Italian woes see France regain pole position

24th October, 2014 by Gabriel Stone

France regained its position as the world’s biggest wine producer as the International Organisation of Vine & Wine released global production estimates for 2014.

eiffel towerThe 271 million hectolitre worldwide total predicted for this year represented a 6% decline on 2013, itself a 37-year low for the industry, after a number of large volume countries struggled with difficult weather conditions during the growing season.

Among these was Italy, which lost its number one spot after wet weather saw the country receive 73% above average rainfall during July alone. Production estimates suggested total production volumes of 44.4m hl, a 15% decline on last year.

Eastern Europe was also hit hard, with Bulgaria, Romania and Slovakia seeing production slide by 30%, 20% and 16% respectively.

Despite some problematic weather of its own, France saw a 10% increase in production against last year to hit 46.2m hl. There was also a strong rise of 16% for Germany, where volumes hit 9.7m hl. Meanwhile Spain saw production levels return to the country’s average of 37m hl after last year’s record high.

Outside Europe, the US recorded its third consecutive increase to reach a predicted 2014 harvest of around 22.5m hl.

The picture was more mixed in the southern hemisphere, where Chile slipped back by 22% to 10m hl in the wake of two record years. Argentina remained stable at 15.2m hl, just 1% higher than in 2013, while South Africa saw a 4% rise to reach 11.4m hl.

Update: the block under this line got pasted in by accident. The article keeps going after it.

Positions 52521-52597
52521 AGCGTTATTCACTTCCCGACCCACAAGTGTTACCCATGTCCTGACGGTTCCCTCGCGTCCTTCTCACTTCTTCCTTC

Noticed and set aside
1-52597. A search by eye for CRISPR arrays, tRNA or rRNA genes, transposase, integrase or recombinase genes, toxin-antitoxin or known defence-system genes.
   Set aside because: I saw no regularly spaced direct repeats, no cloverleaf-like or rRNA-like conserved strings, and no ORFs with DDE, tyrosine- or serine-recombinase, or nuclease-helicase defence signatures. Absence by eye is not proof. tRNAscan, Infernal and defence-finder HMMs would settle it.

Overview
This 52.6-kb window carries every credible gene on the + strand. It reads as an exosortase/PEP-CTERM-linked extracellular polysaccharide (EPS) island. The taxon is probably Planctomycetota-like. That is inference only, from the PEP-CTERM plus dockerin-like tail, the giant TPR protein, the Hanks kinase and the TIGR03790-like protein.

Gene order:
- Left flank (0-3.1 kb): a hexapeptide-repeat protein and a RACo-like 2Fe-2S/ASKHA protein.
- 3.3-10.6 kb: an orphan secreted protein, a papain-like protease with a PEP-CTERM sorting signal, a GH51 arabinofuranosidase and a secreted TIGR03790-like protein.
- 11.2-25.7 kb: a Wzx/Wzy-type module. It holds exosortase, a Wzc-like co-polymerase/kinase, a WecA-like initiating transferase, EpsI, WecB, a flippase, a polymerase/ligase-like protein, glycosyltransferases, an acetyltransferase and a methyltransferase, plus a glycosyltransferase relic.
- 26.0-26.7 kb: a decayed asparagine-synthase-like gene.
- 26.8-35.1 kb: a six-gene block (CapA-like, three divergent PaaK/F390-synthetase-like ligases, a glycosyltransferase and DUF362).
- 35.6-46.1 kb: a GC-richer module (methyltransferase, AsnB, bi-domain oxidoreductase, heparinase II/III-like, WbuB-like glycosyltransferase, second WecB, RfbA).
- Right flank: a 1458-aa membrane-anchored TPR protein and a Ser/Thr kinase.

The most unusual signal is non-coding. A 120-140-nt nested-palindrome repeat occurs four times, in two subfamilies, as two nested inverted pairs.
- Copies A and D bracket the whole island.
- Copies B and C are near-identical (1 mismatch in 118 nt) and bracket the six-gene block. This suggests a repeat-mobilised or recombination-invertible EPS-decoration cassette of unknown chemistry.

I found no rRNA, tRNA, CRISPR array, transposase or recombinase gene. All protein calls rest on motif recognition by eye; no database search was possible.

Meanwhile in Oceania, New Zealand enjoyed record production of 3.2m hl, smashing its previous 2013 record by 29%. It was a more measured performance from Australia, where volumes rose to 12.6m hl compared to 12.3m hl a year ago.

There was no 2014 data available for China, whose 2013 output was 12m hl. Between them the 10 largest wine producers – in order, France, Italy, Spain, US, Argentina, Australia, China, South Africa, Chile and Germany – account for more than 80% of global production.

Although the OIV did not offer a firm consumption forecast for 2014, the organisation reported that initial trends pointed to around 243m hl, leading it to suggest that this year’s harvest was sufficient to meet the needs of the wine industry, as well as brandy, vinegar and vermouth production.

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